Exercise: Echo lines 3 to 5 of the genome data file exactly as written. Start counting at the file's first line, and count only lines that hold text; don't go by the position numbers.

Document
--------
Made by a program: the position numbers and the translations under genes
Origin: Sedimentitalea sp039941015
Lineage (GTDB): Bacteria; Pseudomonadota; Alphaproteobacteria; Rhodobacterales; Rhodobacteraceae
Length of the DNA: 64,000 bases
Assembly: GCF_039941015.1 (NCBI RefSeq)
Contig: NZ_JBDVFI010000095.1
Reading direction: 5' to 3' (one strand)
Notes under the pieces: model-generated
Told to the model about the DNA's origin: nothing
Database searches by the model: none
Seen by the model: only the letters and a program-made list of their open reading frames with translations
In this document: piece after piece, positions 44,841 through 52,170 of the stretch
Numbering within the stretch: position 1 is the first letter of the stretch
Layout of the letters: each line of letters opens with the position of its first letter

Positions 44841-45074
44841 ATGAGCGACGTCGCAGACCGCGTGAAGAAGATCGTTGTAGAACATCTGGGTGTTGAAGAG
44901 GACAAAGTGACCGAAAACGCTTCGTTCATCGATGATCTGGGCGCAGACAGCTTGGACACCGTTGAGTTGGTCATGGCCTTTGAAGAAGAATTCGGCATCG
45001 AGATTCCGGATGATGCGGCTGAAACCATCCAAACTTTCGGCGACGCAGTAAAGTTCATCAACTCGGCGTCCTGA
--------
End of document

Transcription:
Lineage (GTDB): Bacteria; Pseudomonadota; Alphaproteobacteria; Rhodobacterales; Rhodobacteraceae
Length of the DNA: 64,000 bases
Assembly: GCF_039941015.1 (NCBI RefSeq)